An initiative by Bristish-based multinational utility Centrica will see the installation of residential energy storage batteries in up to 100 selected homes in Cornwall. This is part of the energy company’s programme known as Local Energy Market (LEM), which trials innovative ways to use decentralised renewables and smart energy technologies with the aim to help stabilise local electricity network capacity and flexibility in demand and supply.
The point of the LEM is to create a local ‘market’ where homes and businesses that have all been fitted with renewable energy technology in a given region are connected in an online virtual market place. As renewable energy generators themselves, all of them are able to sell energy capacity to the wholesale energy market as well as the electricity grid network at times of peak or low demand. The flexibility of this system aids in the relief of pressure on the grid network and the reduction of energy prices.
A particularly interesting part of the programme is the installation of what is said to be “the largest operating containerised vanadium redox flow machine system in the UK”. The flow machine is an energy storage device. The machine, comprising an installed capacity of 1MW, has been connected to the local grid by manufacturer RedT Energy at The Olde House, a 600-acre working farm and holiday retreat in north Cornwall, which is home to a number of solar farms. The newly installed machine’s job is to ensure The Olde House is optimally supplied with solar power throughout the day, keep track of changes in frequency on the local network, and participate in the capacity market. The expectation is that this will save up to 50% on imported electricity.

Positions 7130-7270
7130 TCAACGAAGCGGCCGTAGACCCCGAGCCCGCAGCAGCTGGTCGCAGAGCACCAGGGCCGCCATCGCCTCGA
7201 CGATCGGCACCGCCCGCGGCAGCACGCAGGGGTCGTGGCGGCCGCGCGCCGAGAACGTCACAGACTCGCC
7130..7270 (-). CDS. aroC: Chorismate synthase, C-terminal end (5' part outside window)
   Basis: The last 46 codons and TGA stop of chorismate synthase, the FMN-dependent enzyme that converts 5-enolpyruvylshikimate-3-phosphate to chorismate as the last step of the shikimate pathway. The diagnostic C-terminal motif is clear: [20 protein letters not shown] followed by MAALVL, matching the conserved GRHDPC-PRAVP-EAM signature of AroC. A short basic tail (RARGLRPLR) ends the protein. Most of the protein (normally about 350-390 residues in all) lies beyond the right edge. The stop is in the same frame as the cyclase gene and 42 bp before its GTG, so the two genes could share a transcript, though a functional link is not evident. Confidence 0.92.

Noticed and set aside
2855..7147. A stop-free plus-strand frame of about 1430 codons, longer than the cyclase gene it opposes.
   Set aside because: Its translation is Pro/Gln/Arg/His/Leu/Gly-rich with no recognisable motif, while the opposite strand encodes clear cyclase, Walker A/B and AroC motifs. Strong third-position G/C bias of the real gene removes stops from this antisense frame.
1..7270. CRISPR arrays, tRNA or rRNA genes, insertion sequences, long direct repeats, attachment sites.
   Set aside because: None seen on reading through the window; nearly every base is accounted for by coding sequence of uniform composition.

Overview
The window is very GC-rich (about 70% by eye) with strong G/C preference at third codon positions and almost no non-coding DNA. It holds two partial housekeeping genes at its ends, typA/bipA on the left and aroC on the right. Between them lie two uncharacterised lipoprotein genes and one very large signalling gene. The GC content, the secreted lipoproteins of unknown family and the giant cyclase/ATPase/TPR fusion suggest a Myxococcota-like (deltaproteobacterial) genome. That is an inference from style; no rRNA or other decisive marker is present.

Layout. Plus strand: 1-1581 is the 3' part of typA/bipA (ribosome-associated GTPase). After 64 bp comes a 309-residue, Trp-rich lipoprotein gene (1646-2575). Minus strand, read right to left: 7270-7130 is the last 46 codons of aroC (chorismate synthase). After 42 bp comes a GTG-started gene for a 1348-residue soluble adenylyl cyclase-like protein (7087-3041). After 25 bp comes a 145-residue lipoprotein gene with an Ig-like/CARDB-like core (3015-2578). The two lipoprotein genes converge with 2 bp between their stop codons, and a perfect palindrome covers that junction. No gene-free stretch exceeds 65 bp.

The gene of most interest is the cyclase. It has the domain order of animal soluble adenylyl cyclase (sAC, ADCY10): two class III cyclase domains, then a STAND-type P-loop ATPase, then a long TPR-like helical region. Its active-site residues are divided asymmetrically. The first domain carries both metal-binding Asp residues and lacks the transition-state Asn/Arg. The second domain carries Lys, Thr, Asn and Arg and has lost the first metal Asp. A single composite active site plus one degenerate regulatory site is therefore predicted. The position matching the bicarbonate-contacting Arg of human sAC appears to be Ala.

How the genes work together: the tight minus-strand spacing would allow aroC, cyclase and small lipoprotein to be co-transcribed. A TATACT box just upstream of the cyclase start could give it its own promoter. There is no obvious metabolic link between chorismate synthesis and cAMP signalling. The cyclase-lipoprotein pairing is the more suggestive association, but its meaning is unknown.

Centrica is trialling the Local Energy Market for three years, along with partners Western Power Distribution, National Grid and Exeter University. The project costs £19 million, split between Centrica, the British Gas Energy for Tomorrow Fund and the European Regional Development Fund, the latter contributing the lion’s share of £13m.
Centrica’s Managing Director of Distributed Energy & Power, Jorge Pikunic, said:
“This is a truly unique opportunity for us to work together with local businesses and homes and explore new approaches that help us all take control of how we use, generate and store energy in Cornwall and beyond”.